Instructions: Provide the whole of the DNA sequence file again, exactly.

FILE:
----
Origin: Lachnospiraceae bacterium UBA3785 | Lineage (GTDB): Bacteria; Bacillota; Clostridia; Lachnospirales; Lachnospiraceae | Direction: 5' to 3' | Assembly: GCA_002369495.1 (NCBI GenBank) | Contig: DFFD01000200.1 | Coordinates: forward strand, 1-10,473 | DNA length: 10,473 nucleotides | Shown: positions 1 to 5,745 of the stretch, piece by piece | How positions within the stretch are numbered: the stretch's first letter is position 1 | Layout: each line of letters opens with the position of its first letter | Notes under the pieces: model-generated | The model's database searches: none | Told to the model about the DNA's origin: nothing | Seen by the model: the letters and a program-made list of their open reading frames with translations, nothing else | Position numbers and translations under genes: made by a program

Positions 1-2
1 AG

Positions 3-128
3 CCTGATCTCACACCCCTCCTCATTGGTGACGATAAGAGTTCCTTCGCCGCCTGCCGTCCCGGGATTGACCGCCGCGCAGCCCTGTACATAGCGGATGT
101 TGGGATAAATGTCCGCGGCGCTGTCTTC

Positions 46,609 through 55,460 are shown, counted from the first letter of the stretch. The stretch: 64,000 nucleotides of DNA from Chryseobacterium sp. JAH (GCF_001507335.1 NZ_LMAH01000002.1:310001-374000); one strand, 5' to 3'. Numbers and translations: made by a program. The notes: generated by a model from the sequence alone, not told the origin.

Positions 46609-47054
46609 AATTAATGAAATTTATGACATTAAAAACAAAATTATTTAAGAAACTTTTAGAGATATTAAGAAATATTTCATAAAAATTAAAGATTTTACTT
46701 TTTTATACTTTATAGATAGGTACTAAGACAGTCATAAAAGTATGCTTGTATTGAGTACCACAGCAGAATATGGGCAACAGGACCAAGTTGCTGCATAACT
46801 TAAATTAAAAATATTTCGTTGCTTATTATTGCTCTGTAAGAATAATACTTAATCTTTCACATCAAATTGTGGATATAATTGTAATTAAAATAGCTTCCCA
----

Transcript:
Origin: Lachnospiraceae bacterium UBA3785 | Lineage (GTDB): Bacteria; Bacillota; Clostridia; Lachnospirales; Lachnospiraceae | Direction: 5' to 3' | Assembly: GCA_002369495.1 (NCBI GenBank) | Contig: DFFD01000200.1 | Coordinates: forward strand, 1-10,473 | DNA length: 10,473 nucleotides | Shown: positions 1 to 5,745 of the stretch, piece by piece | How positions within the stretch are numbered: the stretch's first letter is position 1 | Layout: each line of letters opens with the position of its first letter | Notes under the pieces: model-generated | The model's database searches: none | Told to the model about the DNA's origin: nothing | Seen by the model: the letters and a program-made list of their open reading frames with translations, nothing else | Position numbers and translations under genes: made by a program

Positions 1-2
1 AG

Positions 3-128
3 CCTGATCTCACACCCCTCCTCATTGGTGACGATAAGAGTTCCTTCGCCGCCTGCCGTCCCGGGATTGACCGCCGCGCAGCCCTGTACATAGCGGATGT
101 TGGGATAAATGTCCGCGGCGCTGTCTTC

Positions 46,609 through 55,460 are shown, counted from the first letter of the stretch. The stretch: 64,000 nucleotides of DNA from Chryseobacterium sp. JAH (GCF_001507335.1 NZ_LMAH01000002.1:310001-374000); one strand, 5' to 3'. Numbers and translations: made by a program. The notes: generated by a model from the sequence alone, not told the origin.

Positions 46609-47054
46609 AATTAATGAAATTTATGACATTAAAAACAAAATTATTTAAGAAACTTTTAGAGATATTAAGAAATATTTCATAAAAATTAAAGATTTTACTT
46701 TTTTATACTTTATAGATAGGTACTAAGACAGTCATAAAAGTATGCTTGTATTGAGTACCACAGCAGAATATGGGCAACAGGACCAAGTTGCTGCATAACT
46801 TAAATTAAAAATATTTCGTTGCTTATTATTGCTCTGTAAGAATAATACTTAATCTTTCACATCAAATTGTGGATATAATTGTAATTAAAATAGCTTCCCA